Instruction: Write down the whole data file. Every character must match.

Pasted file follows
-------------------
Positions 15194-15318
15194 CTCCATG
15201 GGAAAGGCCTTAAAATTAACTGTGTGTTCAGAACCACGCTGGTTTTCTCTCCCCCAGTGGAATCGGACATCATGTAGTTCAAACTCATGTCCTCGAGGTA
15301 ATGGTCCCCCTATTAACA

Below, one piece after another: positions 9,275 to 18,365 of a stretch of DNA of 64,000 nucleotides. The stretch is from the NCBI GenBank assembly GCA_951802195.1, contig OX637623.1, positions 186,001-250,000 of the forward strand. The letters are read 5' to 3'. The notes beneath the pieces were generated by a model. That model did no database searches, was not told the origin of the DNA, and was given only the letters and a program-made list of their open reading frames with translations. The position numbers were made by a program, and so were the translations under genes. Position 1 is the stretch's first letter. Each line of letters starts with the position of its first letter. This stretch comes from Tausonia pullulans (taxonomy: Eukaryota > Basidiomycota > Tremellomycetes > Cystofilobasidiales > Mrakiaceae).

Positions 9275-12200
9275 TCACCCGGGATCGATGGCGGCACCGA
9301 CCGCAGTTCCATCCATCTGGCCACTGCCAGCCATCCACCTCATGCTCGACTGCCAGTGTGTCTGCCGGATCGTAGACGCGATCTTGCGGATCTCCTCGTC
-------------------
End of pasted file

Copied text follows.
Positions 15194-15318
15194 CTCCATG
15201 GGAAAGGCCTTAAAATTAACTGTGTGTTCAGAACCACGCTGGTTTTCTCTCCCCCAGTGGAATCGGACATCATGTAGTTCAAACTCATGTCCTCGAGGTA
15301 ATGGTCCCCCTATTAACA

Below, one piece after another: positions 9,275 to 18,365 of a stretch of DNA of 64,000 nucleotides. The stretch is from the NCBI GenBank assembly GCA_951802195.1, contig OX637623.1, positions 186,001-250,000 of the forward strand. The letters are read 5' to 3'. The notes beneath the pieces were generated by a model. That model did no database searches, was not told the origin of the DNA, and was given only the letters and a program-made list of their open reading frames with translations. The position numbers were made by a program, and so were the translations under genes. Position 1 is the stretch's first letter. Each line of letters starts with the position of its first letter. This stretch comes from Tausonia pullulans (taxonomy: Eukaryota > Basidiomycota > Tremellomycetes > Cystofilobasidiales > Mrakiaceae).

Positions 9275-12200
9275 TCACCCGGGATCGATGGCGGCACCGA
9301 CCGCAGTTCCATCCATCTGGCCACTGCCAGCCATCCACCTCATGCTCGACTGCCAGTGTGTCTGCCGGATCGTAGACGCGATCTTGCGGATCTCCTCGTC